- The 20-year lease, however, excludes assets in the firm’s ethanol and cogen plants, which recently were seized by Pan-African lender Ecobank and French development financier Proparco from KCB Group.
- Mumias, which used to be Kenya’s leading producer at more than 250,000 tonnes a year, was beset by poor management, heavy debts, and years of mounting losses, prompting its closure.
By ANTHONY KITIMO
Assets of the ailing Mumias Sugar Company have been leased to Uganda-based conglomerate Sarrai Group, the miller’s receiver-manager Pongangipalli Venkata Ramana Rao has disclosed.
The 20-year lease, however, excludes assets in the firm’s ethanol and cogen plants, which recently were seized by Pan-African lender Ecobank and French development financier Proparco from KCB Group.
“Although the lessee is not in sugar production in Kenya, he has a proven track record of running three sugar factories, a distillery and power generation in Uganda and is committed to commence rehabilitation of assets immediately to ensure revival of operations within the shortest period,” said Mr Rao.
The KCB-appointed receiver-manager said the lease agreement “is in the interest of all stakeholders and in conformity with the recent court ruling dated November 19, 2021.”
The Sarrai Group is owned by the billionaire Rai family, which among other installations, owns sugar and plywood businesses in Uganda and Malawi. The group also operates Rai Cement in Kenya.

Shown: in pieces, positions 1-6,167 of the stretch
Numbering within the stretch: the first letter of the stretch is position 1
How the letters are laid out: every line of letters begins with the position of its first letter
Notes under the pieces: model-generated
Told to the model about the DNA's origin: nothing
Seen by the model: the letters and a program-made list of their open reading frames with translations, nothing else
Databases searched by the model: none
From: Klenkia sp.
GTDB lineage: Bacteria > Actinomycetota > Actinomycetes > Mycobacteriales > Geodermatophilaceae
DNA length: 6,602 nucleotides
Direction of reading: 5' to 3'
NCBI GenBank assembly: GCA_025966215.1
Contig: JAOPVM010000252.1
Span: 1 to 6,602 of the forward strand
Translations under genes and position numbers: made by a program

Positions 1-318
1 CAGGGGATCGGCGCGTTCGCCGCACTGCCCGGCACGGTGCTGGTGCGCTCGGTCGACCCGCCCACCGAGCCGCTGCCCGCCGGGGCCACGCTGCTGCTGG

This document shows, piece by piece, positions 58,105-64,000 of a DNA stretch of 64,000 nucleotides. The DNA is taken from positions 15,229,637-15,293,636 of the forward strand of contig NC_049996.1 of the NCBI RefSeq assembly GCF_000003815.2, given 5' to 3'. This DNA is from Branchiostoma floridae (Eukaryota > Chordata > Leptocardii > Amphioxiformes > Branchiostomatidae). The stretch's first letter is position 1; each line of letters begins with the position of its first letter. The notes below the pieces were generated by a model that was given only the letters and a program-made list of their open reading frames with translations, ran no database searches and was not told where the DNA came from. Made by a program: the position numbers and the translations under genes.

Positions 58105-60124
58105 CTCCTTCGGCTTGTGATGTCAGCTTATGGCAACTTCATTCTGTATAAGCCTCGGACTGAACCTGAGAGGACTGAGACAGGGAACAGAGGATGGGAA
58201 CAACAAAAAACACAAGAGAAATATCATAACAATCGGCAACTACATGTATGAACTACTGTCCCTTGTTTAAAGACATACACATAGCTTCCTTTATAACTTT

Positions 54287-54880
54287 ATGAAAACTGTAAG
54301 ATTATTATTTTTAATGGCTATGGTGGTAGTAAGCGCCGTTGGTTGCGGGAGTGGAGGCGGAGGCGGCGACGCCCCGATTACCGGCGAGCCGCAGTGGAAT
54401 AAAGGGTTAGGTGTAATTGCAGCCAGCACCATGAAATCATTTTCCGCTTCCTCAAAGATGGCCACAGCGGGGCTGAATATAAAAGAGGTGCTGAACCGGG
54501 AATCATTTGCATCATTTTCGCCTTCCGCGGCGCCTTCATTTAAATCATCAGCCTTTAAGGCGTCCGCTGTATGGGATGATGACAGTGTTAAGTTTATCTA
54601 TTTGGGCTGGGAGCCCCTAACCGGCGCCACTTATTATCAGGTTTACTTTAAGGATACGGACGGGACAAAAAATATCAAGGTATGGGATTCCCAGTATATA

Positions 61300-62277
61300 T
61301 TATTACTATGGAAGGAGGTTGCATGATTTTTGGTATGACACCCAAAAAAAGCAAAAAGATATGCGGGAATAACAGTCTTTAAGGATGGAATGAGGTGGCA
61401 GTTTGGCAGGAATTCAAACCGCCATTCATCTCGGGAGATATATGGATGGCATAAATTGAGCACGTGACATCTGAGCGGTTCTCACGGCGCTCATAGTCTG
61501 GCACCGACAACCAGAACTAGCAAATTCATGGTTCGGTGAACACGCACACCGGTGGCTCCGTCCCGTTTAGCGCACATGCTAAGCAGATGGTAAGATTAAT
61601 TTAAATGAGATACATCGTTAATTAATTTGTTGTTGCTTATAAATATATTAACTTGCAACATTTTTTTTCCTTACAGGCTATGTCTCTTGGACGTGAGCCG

Sarrai runs Kinyara, Hoima and Kiryandongo sugar factories in Uganda.
The Rai Group in Kenya owns three millers – West Kenya, Sukari Industries, and Olepito Sugar.
Mumias had received revival bids from a number of investors, including businessman Julius Mwale, steel tycoon Narendra Raval and the Rai family, through Sarrai.
Unlike the other State-owned sugar firms where the bidding was through public tendering, the receiver-manager said the Mumias Sugar issue was handled through a private treaty between the investor and the bidders.
Mumias, which used to be Kenya’s leading producer at more than 250,000 tonnes a year, was beset by poor management, heavy debts, and years of mounting losses, prompting its closure.
The miller was in September 2019 placed under receivership by KCB to protect its assets and maintain its operations.
KCB was, however, barred from auctioning the plant to secure assets used as security for other loans, prompting it to turn to the lease option.
“We hope to see the original glory of Mumias back soon,” said Mr Rao.
Sarrai Group chairman Sarbi Singh Rai said the firm’s immediate focus would be to rehabilitate the machinery and engage outgrowers and the workforce to ensure effective collaboration to revive the factory.
“Mumias Sugar was the most respected sugar company not only in Kenya but the entire region, and it is our firm commitment to all the stakeholders that we shall use all our experience and resources to make sure that we revive the company and take it back to the heights it once enjoyed,” said Mr Rai.